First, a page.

A faceoff is appearing at the University of Pittsburgh. While most students remain unaware of the matter, the faculty and administration fight a battle for wages, health insurance, and work-conditions.
A union through the United Steelworkers (USW) is working its way to a vote by the Pitt faculty.
Friday, Sept. 28, 2018, USW hosted a happy hour at The Headkeeper bar in Greensburg for faculty to learn more about the vote.
Dr. Russell Phillips III, PhD, Associate Professor of Psychology, attended this happy hour.
A tenured professor, Dr. Phillips felt comfortable expressing his opinion.
“I see some issues with morale here. Too many decisions made top-down.”
Other professors were not as comfortable. Although those who attended expressed support for the union, they were unwilling to step forward as such, concerned for their jobs.
“Some people wanted to be here, but they’re non-tenured,” Dr. Phillips said.
These faculty seem to be hoping to gain security through a union.
A long list of problems were discussed, including the lack of funds, particularly in finding replacements for full-time faculty.
“Fourteen faculty down, a lot of classes don’t get offered.” Dr. Phillips said.
The full-time professors expressed concern for an increase in their responsibilities, but no increase in compensation.
Health insurance also seemed to be a problem.
“Every year Pitt goes out to bid on our health insurance, but surprisingly UPMC wins every year,” said Dr. Paul Adams, PhD, Associate Professor of Political Science. “So our insurance premiums go up, but we are never given full access into how does that take place. Are they giving the others a shot? The answer is probably no, but we don’t even know.”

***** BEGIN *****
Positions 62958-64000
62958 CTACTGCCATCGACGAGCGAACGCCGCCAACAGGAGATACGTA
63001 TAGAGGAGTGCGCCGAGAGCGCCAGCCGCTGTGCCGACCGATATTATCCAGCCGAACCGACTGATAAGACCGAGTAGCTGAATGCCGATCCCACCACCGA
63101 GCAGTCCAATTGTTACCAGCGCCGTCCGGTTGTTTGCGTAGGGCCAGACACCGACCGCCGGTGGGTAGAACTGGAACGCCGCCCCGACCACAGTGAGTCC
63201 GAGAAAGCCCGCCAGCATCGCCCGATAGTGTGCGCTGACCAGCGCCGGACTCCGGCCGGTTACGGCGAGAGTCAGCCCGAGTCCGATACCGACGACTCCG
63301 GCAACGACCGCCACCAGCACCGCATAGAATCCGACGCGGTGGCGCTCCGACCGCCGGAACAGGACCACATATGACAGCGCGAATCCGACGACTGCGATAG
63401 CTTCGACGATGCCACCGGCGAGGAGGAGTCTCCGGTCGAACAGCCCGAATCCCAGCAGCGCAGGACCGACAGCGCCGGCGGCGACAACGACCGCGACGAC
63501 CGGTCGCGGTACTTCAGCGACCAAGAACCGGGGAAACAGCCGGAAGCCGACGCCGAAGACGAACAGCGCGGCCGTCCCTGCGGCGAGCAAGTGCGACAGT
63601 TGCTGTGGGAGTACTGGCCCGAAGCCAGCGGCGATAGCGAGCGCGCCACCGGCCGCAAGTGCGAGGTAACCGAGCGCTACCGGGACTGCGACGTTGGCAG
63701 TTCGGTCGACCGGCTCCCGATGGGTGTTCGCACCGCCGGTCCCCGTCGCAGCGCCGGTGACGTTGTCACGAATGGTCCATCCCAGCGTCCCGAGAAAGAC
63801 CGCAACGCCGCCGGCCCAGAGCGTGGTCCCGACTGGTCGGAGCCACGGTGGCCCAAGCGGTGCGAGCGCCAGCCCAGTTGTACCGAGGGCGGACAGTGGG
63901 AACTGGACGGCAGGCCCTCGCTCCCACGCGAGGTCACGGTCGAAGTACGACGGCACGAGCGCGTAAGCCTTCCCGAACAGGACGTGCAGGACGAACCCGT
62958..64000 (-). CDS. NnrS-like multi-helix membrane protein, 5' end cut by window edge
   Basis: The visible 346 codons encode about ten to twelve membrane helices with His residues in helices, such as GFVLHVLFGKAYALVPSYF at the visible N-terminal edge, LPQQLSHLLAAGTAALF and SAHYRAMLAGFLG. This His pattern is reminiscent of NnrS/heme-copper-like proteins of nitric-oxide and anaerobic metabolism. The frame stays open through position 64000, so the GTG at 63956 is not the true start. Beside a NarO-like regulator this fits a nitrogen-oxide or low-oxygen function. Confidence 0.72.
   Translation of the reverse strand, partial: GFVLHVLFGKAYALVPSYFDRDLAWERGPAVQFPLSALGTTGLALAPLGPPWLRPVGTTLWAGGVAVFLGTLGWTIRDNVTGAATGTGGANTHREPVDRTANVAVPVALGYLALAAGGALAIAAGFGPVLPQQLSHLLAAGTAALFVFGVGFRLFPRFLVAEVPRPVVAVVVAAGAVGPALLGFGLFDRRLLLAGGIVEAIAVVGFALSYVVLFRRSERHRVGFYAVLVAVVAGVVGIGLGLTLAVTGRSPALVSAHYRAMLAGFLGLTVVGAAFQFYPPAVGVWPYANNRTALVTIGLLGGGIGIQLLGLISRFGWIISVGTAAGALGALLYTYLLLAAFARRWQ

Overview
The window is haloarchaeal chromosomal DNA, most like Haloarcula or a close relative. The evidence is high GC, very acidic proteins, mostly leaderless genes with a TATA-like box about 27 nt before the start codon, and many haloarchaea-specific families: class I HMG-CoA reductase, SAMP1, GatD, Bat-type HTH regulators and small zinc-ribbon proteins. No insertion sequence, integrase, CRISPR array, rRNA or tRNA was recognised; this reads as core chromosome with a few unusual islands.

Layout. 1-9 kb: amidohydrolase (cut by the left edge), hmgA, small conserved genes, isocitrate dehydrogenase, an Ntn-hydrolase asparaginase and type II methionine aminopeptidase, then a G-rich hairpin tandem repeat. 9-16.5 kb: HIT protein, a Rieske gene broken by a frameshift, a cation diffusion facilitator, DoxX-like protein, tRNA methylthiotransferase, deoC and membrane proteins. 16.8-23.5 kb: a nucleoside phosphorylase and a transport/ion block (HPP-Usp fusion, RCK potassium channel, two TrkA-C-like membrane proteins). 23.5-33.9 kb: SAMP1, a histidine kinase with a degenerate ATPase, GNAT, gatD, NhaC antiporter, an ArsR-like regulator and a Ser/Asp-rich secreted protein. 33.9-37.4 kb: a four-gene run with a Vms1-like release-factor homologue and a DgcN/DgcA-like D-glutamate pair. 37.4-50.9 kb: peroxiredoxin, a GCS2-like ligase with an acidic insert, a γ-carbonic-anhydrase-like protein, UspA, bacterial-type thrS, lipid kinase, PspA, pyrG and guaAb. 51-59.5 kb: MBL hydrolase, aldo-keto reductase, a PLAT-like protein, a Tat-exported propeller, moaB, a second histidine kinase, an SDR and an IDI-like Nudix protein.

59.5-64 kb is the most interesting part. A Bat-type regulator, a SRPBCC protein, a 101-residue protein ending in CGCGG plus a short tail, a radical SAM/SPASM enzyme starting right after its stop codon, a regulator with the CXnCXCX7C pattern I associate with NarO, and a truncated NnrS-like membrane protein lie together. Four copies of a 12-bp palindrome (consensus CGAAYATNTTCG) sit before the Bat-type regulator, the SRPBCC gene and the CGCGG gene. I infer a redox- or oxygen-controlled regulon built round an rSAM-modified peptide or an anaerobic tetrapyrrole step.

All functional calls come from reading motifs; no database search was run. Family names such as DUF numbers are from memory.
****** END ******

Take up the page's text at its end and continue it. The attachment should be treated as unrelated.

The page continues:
What seems to be the biggest frustration, however, is the lack of communication on the part of the administration.
“Shared governments and transparency, it’s a long-standing issue between faculty and the administration,” said Dr. Phillips.
There is some concern that the administration will respond poorly.
“There may be negative implications from it but we hope there’s not.” Dr. Adams said when asked if they were concerned with how the administration may react if the union vote goes through.
“They put under retainer a Philadelphia-based firm whose primary job is to fight unionization.” Dr. Adams said.
Both Dr. Phillips and Dr. Adams mentioned a stock email they had received from the administration. Dr. Phillips paraphrased, “there’s some faculty that are concerned that these USW representatives coming to your office and bothering you. If they are, you have a right to tell them to leave, but they have a right to be on the campus.”
The email was sent out on multiple Pitt campuses.
“It was fear mongering.” Dr. Adams said in response.
The union workers were in attendance in order to explain their role to faculty who were not fully informed.
“Our goal is to support the faculty,” said Chris Wike, Organizer with USW Academic Workers Association.
It has also been noted that while Pitt promotes the concept of equal pay, women still make less than their male counterparts.
“We’re forming a women’s committee, said Wike, addressing the gender pay gap at Pitt. “We feel that there should be equal pay for equal work. The race or sex or gender of a faculty person should not affect the value of their work.”
There are many issues that the union intends to address for the faculty. One of the biggest issues is a lack of full-time professors.
“Adjuncts, they come to class and they go. So they don’t do advising; they don’t sit on committees for other issues. We sit on so many committees to keep the place running. We choose scholarships, hiring, new programs, instructional technology and libraries,” said Dr. Phillips.
Members of the faculty are clearly concerned and hopeful that the union can help to relieve some of these concerns.
Dr. Adams said, “It’s about teaching the students. It’s about the caliber and the quality of the education, which is absolutely only found in faculty.”